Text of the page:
In supermarkets and shopping malls, on soccer fields and in offices – basically, everywhere that mainstream North Americans gather – you’re hearing talk of something that a lot of people thought would never crack the mainstream – an Asian music video.
“Hey,” they all say, “have you seen that crazy Gangnam Style thing?”
Yes, Korean rapper PSY has boldly gone where no J-rockers or K-poppers have gone before – to the top of the American charts. (As of last week, the song was the #2 hit in the country). So, does this mean your long devotion to Asian music is about to pay off in an array of fabulous career opportunities as it takes the country by storm? Not so fast – there’s more at work here than meets the eye.Now, to ask K-pop enthusiasts, you’d think this was the breakthrough they’ve been waiting for . “K-POP IS TAKING OVER!!!” fans of boy band Big Bang and girl group 2NE1 enthused on the Entertainment Weekly message boards. Only problem is, the song in question wasn’t by their favorites – nor was it by any of the J-rock bands who have failed to crack the American mainstream despite extremely devoted fans and support from Sirius/XM.
PSY is, at first glance, an unlikely pop messiah. He doesn’t look like an airbrushed pretty boy, and he raps mostly in Korean. But what he does have is a sharp sense of presentation and some of the wackiest and most stunning dance moves since Michael Jackson donned a glittery glove.
It’s the dancing that is largely responsible for the video going viral in a huge way. Initially circulated within the geek community, it leaked out to their parents and co-workers and exploded into the mainstream – as of this writing, it’s racked up over 354 million views on YouTube.
So, this logically means that PSY is the forerunner of an Asian Invasion, right? It’ll be the Beatles all over again, when one artist kicks the door open for untold hoards from their region of the world. We’ll have SHINEE and Nightmare shirts in Hot Topic just in time for Christmas!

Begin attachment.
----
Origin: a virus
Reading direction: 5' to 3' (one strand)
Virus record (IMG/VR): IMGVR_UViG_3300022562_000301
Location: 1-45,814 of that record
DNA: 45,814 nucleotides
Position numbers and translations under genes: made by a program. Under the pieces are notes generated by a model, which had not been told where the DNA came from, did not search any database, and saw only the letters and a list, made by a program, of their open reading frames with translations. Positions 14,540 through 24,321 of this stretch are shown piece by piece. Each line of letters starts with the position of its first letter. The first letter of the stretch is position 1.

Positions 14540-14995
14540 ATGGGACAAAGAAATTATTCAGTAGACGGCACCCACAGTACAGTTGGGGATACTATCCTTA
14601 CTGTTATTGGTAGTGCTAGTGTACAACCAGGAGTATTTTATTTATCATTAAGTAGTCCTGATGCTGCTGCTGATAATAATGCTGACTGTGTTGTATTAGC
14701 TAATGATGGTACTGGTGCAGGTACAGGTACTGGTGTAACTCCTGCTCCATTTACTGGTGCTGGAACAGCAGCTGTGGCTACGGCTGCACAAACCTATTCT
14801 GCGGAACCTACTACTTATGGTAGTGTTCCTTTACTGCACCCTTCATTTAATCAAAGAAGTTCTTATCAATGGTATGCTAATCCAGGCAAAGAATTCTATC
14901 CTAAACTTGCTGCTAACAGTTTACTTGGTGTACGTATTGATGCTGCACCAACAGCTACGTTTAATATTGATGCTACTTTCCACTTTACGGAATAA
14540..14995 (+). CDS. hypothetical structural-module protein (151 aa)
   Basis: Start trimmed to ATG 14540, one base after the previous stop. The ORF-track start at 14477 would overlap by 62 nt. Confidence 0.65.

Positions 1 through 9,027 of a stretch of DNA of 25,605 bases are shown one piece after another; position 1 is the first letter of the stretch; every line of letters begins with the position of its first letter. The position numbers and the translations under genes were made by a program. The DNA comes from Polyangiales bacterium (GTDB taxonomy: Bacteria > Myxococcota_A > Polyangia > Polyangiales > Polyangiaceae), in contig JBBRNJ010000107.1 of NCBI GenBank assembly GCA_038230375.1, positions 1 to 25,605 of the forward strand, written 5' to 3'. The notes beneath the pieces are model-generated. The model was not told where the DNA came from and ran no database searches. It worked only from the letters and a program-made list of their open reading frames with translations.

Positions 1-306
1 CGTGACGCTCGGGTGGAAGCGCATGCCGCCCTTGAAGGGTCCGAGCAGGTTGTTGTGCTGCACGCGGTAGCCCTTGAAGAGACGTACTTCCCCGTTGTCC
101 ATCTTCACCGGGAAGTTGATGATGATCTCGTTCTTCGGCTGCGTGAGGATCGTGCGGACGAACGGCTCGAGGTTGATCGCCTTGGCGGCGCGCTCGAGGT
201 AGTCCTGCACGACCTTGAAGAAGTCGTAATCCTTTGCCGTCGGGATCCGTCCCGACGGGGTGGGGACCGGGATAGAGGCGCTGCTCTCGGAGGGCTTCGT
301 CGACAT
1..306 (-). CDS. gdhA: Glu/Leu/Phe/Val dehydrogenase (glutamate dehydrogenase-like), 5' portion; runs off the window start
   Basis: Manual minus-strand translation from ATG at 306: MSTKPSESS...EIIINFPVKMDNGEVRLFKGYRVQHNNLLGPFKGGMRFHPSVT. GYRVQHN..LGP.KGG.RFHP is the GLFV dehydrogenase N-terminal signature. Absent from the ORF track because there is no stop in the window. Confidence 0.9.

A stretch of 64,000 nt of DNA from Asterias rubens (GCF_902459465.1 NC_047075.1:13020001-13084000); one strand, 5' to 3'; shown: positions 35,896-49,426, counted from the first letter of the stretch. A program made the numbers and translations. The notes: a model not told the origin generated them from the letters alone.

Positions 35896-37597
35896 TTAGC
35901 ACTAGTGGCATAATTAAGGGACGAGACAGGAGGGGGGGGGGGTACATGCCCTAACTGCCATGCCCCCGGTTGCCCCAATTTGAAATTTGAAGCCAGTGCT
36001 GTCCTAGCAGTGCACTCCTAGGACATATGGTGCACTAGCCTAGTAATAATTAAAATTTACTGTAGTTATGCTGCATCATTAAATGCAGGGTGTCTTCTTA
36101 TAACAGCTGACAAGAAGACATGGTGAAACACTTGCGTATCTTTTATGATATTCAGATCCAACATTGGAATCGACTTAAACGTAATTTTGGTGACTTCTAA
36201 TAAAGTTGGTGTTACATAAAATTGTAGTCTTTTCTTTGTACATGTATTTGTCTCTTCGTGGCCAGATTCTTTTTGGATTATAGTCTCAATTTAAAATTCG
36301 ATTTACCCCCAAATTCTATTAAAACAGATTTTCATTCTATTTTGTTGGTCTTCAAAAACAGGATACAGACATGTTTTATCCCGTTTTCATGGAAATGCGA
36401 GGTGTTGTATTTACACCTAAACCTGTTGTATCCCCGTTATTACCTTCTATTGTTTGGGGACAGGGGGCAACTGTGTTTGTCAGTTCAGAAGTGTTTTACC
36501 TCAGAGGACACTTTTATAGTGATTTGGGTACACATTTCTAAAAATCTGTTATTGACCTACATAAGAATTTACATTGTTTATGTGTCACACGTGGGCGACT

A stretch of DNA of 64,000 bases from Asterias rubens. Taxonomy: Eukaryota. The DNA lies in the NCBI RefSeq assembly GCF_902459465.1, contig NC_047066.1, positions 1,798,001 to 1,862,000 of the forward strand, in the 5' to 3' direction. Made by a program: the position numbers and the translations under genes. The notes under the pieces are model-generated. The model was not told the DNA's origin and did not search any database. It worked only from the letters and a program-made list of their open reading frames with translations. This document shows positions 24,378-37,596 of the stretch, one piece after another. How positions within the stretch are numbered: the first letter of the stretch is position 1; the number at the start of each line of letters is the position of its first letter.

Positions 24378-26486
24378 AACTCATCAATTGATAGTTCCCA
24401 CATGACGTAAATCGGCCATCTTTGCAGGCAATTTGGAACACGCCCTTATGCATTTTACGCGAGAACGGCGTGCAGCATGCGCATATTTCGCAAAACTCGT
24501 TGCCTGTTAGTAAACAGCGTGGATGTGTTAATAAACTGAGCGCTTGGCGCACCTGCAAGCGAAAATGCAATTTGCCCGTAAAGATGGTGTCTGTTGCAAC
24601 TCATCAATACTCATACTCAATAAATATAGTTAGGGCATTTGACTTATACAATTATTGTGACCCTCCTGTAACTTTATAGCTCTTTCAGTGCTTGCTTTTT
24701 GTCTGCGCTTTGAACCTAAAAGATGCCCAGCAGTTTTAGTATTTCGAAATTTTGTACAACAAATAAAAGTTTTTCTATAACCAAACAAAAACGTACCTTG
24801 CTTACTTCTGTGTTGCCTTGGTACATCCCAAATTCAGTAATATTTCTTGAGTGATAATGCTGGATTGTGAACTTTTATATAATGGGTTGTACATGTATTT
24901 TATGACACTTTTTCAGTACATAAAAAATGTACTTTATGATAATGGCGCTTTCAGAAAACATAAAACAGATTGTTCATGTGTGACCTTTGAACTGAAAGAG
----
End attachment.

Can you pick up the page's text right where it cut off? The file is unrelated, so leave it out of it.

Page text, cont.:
Only . . . not. What one has to consider is how the Western mainstream is viewing the video. One commenter on Entertainment Weekly’s site said, “They’re not laughing with PSY, they’re laughing at him.” While that assessment may be way harsh, it points out that there’s a definite culture gap at work here. PSY intended his song to be a sharp satire of the pretentious nouveau riche who populate Seoul’s Gangnam district. His original audience will get it, as will people in other parts of the world who are familiar with Korean culture. Your average viewer? “Oooh, look at that crazy horse dance!”
Stripped of its original meaning and becoming a random pile of craziness, Gangnam Style is being approached by Westerners as a “novelty song.” We’re all familiar with them – they’re silly songs that explode onto the chart and are suddenly everywhere, before everyone tires of the joke and they fade away. There’s the kind that come with a dance, like Gangnam Style itself – The Macarena comes immediately to mind. There’s others that are satires on current fads (Disco Duck, anyone?) or just insanity (They’re Coming to Take Me Away, Ha-Ha!)
But what these have in common is they’re one-hit wonders and never taken seriously. Once the fad is gone, it’s gone – when was the last time you saw anyone doing the Macarena, other than at your cousin’s wedding?
So, no, this may not be the Asian Invasion. But don’t despair, J-rockers and K-poppers. Gangnam Style may have something of an impact after all. You see, this song is making North American radio and music distributors realize something – that maybe, just maybe, people might accept songs in languages other than English.
This doesn’t mean they’re instantly going to grab anything by a group of dancing-in-perfect-synch Korean ladies or makeup-slathered Japanese dudes and slam it into their CD players (do radio stations still use them?). But if they get enough feedback from listeners that a given record from another part of the world is really, really good, and worth a listen, they may be more likely to do so.
So while this isn’t kicking the door open for Asian music, at least it’s opening it a little crack. It’s up to fan activism to open it a little further. - Bonnie Walling